10. The Milk Chocolate of Human Kindness

9 Apr

Window Vista: a lovely view of Kōchi city from the lookout

On the road it doesn’t take much to excite me when it comes to accommodation.  The bog-standard Best Western hotel I had booked in central Kōchi had set my pulse racing because it not only had free (soft) drinks all day included in the tariff – unlimited tea, coffee and joy of joys, fruit juice! – but it also had a fairly decent buffet breakfast thrown in too, a rarity on the kind of budget I travel on.  So this morning perched alongside the coffee’n’pastry corporate slaves in their prison uniforms – that’s business suits to you – I despatched platefuls of eggs, sausages, rice balls and croissants, giving me a hearty base for a hard day’s cycling.

There were many temples in the greater Kōchi area, and so I decided to base myself at the Best Western once more, relievedly ditching most of the stuff from my backpack in my room and setting off for my first waypoint: up a gurt big hill, of course.  I made my way up it with ease and found myself at a small park with a lookout tower from which you could gaze over the city.  It was a stunning day and the city looked gorgeous nestled in amongst the green hilly outcrops.

The temple nearby – number 31 out of 88, for those keeping count – was unfortunately undergoing building work, but I duly paid my respects despite the drilling and rallied down the far side, following the signs to the next temple on the route.  As I was making my way along, lost in thought, a car revved up alongside me and the window wound down.  Thankfully it wasn’t the Shikoku Yakuza mafia, but rather a lady yelling if I could speak Japanese.  I replied “a little”, and she revved on ahead, veered dangerously in front of me and screeched to a stop.  I wondered what the hell was up.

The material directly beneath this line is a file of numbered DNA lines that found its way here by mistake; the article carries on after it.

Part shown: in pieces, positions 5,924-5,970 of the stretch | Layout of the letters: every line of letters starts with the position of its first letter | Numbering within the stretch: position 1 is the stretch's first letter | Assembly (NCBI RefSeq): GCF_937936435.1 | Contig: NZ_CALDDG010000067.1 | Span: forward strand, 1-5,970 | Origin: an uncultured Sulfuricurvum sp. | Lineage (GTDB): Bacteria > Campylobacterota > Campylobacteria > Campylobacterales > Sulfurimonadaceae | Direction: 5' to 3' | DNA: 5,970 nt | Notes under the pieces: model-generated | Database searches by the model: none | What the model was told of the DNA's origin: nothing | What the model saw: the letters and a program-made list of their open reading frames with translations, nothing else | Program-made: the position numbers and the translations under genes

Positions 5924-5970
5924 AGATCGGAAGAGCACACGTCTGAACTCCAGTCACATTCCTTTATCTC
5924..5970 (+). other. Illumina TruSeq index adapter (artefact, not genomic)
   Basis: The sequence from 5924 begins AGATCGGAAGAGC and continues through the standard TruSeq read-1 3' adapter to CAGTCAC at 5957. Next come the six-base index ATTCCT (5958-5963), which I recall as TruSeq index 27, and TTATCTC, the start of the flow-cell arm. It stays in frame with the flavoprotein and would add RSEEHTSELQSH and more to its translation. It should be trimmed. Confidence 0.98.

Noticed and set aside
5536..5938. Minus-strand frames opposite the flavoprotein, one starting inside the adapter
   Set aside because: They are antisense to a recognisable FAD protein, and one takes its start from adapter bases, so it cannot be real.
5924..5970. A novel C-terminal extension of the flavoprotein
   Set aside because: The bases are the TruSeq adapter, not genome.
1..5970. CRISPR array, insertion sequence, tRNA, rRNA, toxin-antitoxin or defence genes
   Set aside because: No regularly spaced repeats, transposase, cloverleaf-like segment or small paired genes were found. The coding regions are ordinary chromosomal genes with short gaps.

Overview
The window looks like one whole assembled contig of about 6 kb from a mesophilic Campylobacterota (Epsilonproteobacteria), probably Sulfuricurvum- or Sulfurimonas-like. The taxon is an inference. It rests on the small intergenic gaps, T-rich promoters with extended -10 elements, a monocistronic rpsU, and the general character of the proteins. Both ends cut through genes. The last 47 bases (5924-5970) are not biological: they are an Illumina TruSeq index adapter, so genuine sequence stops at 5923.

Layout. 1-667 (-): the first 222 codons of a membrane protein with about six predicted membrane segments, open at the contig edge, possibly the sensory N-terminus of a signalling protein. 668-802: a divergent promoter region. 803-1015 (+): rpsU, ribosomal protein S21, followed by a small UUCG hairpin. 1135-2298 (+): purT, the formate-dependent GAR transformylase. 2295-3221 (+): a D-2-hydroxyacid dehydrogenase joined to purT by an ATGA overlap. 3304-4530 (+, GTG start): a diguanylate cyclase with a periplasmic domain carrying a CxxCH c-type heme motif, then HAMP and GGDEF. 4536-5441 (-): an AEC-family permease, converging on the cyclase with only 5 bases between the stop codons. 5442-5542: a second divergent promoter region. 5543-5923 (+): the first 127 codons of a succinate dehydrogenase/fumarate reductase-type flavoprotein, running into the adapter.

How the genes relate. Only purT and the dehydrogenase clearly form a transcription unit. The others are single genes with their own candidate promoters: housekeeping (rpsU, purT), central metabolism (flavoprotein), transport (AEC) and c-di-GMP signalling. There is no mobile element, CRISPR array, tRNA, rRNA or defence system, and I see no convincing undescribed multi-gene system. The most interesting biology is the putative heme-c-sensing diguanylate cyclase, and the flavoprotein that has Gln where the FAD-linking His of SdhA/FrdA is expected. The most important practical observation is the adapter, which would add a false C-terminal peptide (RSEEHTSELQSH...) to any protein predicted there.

Rushing round her car towards me and jabbering away, she dug deep into her purse and fished out a freshly-minted 5 Yen coin, around which was tied a piece of gold-coloured string and a little message in Japanese.  Confirming that I had just come from the temple on the hill, and that I was following the pilgrim route, she presented me with the coin, saying it would bring me good luck, presumably protecting me from other female Japanese drivers who might also have a tendency to veer dangerously in front of me.  It was a really touching gesture for her to go out of her way to award me with this particular piece of osettai, and I thanked her profusely as she hurried off to run over the next pilgrim on the route.

The people of Kōchi seemed to be especially kind, even by Shikoku’s already sky-high standard.  Over the course of the day I was offered no less than four other gifts of osettai, including two little boxes of caramels, one being from a beaming temple monk, and a bar of Meiji milk chocolate handed to me by a kindly couple as I was sat in front of a convenience store fuelling up on sushi.

As I worked my way out to the coast and along the vast expanse of the Tosa Bay, I passed another henro cyclist, a Japanese chap, and we swapped salutations and grins.  At the coast I stopped to refuel and to rearrange my stuff, and he buzzed past me – again, grinning.  I hopped back on The Revenge to catch him up, relishing the challenge, and caught up with him at a large bridge over the bay to the final temple.  I sat on his wheel for a while, and then scalped him at the apex and whizzed down the other side for my last stop for the day.

It was approaching 5pm, normally the kind of time I would like to be nearing my home for the night for a slap-up meal and a few light ales, and yet I was still miles out from the centre of Kōchi.  I crossed the bridge back over the bay, which looked lovely in the lengthening shadows, and scythed my way along the flat coastal path before cutting back inland into Kōchi’s central area, making great headway and being back before dark.

50 miles


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